If you follow The Boat Galley on Facebook or Instagram, you probably already know that Dave’s had problems with severe shortness of breath. Since returning from our trip to the Bahamas and Florida East Coast, he’s been doing the rounds of doctors and appointments but both the problems and appointments have really intensified the last six weeks.
We’ve learned he has both heart and lung problems (got a stent and an implanted heart monitor this past week), as well as fairly pronounced anemia. He’s still undergoing tests, so we don’t have final answers or know the full treatment yet.
So that’s the “bad” news. But there is good news:
- Dave didn’t have a heart attack and doesn’t feel bad other than having to stop and catch his breath frequently.
- We’ve had a night in Key West and three nights in Miami Beach with all the testing, but we’re still living on Barefoot Gal.
So how can you “prepare” for a medical situation like this? Well, I can tell you two big things that have helped us plus two other “had it been needed” items:
- We have an emergency fund, which covered the nights in the hotel and travel expenses. Dave has good insurance; if it were me, we’d also have a substantial deductible to pay. Knowing that the finances are taken care of removes a lot of stress!
- Our boat is set up so that either of us can do any task. Sure, we tend to divide things up but we both know how to operate everything and have rigged things so that even the shorter, less-strong one (me) can do things like manage the sails and anchor, raise the dinghy on davits, start the generator, and run the dinghy. Read more about this. He’s only needed a bit of help so far, due to restrictions placed on him after a few of the tests.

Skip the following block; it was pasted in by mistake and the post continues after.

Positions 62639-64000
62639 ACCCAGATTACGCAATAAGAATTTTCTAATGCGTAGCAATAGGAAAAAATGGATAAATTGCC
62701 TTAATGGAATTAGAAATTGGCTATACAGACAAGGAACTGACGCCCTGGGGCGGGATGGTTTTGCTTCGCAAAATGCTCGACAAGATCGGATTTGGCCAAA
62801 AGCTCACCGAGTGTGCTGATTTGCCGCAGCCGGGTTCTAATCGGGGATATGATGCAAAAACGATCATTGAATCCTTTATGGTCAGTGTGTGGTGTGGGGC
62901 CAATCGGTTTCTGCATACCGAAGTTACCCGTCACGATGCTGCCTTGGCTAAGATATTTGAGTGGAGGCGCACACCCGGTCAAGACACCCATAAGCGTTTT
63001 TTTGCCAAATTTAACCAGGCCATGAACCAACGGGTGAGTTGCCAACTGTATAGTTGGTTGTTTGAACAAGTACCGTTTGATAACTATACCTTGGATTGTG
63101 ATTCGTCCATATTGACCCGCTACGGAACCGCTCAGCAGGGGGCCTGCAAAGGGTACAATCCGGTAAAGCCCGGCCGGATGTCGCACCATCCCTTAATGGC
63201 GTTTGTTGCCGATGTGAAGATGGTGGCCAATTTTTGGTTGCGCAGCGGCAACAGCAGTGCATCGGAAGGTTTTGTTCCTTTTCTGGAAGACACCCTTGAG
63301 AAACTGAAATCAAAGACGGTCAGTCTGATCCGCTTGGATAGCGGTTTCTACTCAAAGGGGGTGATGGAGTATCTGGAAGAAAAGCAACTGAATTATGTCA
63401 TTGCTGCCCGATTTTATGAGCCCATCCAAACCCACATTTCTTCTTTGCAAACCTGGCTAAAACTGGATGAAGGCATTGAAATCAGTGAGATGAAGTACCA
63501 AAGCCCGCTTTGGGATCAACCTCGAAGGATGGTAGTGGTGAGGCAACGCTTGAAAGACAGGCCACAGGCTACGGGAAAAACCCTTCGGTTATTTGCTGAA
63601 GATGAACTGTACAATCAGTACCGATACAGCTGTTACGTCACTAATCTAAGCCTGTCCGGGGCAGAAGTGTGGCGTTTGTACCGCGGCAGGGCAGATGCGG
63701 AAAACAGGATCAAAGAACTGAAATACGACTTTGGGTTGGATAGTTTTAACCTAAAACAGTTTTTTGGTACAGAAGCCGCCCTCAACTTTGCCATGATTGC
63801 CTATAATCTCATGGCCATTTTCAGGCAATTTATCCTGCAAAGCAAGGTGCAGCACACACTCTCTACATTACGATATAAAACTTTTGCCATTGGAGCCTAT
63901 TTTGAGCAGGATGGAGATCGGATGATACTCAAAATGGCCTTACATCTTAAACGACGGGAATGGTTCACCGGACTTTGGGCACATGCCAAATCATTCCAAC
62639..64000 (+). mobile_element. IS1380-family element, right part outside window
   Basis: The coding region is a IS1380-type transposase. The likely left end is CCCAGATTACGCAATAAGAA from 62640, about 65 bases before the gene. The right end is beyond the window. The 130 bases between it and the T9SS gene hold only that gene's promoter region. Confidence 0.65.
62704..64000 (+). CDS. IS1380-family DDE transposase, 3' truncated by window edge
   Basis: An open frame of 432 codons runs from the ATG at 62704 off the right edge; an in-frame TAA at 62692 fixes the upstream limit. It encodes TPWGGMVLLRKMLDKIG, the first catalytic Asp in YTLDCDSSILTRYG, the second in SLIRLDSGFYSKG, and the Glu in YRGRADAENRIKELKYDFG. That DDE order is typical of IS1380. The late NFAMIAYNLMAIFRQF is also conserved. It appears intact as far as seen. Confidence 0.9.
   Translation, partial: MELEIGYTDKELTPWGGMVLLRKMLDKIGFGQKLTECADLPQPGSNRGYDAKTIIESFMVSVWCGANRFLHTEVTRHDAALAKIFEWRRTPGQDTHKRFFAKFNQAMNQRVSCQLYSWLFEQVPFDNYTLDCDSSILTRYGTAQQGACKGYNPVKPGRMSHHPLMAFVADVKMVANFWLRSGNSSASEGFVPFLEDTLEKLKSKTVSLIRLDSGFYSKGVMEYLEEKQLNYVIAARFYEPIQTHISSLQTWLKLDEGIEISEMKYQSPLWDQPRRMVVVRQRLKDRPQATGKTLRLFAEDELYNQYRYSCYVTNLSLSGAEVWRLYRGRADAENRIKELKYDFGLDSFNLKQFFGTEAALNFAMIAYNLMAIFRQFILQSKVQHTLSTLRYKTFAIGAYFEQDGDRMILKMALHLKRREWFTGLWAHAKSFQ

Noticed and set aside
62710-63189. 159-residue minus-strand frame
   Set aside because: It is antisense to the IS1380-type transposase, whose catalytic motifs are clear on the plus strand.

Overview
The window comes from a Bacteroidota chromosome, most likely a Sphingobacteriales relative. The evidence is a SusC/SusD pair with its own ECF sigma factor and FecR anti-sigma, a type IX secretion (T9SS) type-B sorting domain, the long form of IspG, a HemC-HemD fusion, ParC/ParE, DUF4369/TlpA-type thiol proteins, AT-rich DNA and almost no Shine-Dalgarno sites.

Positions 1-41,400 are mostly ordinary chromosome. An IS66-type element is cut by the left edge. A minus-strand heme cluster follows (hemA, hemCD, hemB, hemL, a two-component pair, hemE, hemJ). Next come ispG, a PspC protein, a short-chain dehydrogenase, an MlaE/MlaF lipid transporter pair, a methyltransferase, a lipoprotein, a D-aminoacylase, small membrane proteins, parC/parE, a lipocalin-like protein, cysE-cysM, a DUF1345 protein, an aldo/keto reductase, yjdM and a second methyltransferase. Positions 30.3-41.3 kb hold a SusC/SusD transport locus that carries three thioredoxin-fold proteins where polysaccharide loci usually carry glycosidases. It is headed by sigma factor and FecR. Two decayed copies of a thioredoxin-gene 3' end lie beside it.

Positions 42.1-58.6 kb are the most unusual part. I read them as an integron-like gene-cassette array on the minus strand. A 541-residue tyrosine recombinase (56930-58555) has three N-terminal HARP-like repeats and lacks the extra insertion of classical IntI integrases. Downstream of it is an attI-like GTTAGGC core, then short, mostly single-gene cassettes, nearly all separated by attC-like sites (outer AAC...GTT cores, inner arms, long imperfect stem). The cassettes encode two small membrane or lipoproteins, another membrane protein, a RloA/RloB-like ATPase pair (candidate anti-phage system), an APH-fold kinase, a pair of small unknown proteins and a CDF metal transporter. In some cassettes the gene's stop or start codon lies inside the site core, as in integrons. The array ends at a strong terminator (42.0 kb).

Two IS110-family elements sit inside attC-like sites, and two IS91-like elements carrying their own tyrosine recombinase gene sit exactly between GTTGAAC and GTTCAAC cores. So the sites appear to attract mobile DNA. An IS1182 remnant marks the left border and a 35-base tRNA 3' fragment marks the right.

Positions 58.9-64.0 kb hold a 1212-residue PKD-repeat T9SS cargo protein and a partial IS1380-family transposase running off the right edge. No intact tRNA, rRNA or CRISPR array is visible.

- Had this rapid decline happened while we were cruising this summer, I am capable of single-handing the boat.
- We are co-owners of the boat, so I can legally move it, sign in at marinas, and so on. We also have updated living wills, wills, and power of attorney for each other.
We don’t like to think about potential problems but planning ahead is what makes them manageable. Along with crew overboard drills, fire drills, and planning to abandon the boat, think about how you’d manage a serious medical problem – not just the immediate first aid if that were needed, but also the financial implications, how you’d get the boat to a safe port, and how you’d take care of it and the others on board with one incapacitated.
Hopefully, you’ll never need to test your plans. But if you do, you’ll be glad that you have already thought about it.
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